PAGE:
French Senate Votes for Fixed E-book Prices

In Global Trade Talk by Olivia Snaije

By Olivia Snaije

France has been looking for ways to protect smaller booksellers and publishers from giants such as Amazon, Apple and Google, and last night the French Senate unanimously voted approval for the proposition of a law that would fix prices for e-books. Until now, e-books were not included under the famous 1981 Lang law that prohibits the sale of books for less than 5% below the cover price.

The Minister of Culture and Communication, Frédéric Mitterrand, expressed his pleasure at the outcome of the vote however the French publishing website Actualitté called it a “catastrophe” citing protectionism but also the fact that libraries will not be able to offer e-books as soon as they are released due to an article in the proposed law.

ADDENDUM (added October 28, 2010):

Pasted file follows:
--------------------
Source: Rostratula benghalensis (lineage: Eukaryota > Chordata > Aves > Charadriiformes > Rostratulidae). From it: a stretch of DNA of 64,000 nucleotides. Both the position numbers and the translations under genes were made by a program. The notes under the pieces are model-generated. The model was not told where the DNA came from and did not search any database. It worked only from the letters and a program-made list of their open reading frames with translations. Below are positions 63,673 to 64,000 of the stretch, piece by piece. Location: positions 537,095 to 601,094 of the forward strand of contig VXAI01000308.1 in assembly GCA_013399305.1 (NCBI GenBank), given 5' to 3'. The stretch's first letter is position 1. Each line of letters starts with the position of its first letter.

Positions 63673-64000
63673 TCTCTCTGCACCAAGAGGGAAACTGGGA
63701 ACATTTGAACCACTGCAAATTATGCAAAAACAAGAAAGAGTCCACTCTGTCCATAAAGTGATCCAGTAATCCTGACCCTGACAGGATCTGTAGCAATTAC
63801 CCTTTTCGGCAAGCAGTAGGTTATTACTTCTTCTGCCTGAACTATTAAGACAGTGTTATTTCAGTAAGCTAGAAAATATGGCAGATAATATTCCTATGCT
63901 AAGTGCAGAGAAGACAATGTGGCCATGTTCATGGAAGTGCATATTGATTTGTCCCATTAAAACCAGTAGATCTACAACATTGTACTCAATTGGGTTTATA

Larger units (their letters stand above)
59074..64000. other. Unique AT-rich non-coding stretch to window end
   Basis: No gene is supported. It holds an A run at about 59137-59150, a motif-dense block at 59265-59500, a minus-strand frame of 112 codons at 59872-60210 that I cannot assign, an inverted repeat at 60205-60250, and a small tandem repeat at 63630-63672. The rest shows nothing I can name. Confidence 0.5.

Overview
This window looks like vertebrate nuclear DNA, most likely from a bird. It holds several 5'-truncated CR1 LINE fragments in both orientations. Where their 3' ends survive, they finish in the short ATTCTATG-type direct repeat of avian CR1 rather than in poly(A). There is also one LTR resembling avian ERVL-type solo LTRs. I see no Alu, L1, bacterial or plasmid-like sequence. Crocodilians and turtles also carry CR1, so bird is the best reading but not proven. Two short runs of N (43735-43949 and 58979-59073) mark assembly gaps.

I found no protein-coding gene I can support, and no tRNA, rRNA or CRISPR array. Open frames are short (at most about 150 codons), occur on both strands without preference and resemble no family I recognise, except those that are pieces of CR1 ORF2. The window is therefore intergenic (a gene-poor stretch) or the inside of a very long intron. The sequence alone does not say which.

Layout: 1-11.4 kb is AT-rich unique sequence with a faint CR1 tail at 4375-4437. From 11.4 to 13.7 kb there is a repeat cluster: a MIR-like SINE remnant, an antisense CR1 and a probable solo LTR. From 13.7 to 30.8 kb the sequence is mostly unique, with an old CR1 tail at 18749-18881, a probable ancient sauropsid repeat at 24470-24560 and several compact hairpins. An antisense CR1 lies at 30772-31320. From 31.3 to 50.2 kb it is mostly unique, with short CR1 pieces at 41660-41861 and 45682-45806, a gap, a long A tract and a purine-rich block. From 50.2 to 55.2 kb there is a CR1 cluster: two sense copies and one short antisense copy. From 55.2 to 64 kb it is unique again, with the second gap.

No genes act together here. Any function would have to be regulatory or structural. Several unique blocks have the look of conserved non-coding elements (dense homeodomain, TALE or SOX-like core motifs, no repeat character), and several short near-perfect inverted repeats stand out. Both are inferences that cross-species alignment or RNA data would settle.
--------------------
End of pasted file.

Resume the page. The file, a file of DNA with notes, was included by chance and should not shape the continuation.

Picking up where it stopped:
According to Nicolas Gary of Actualitté, the story cited above does not say the law “forbids” libraries from acquiring e-books when they are released. Actualitte´was referring to an older proposition of the law which stated that libraries could only buy grouped offers for e-books from companies after a certain amount of time. It has apparently been modified in the newer proposition.

About the Author

Olivia Snaije

Olivia Snaije is a journalist and editor based in Paris who writes about translation, literature, graphic novels, the Middle East, and multiculturalism. She is the author of three books and has contributed to newspapers and magazines including The Guardian, The Global Post, and The New York Times.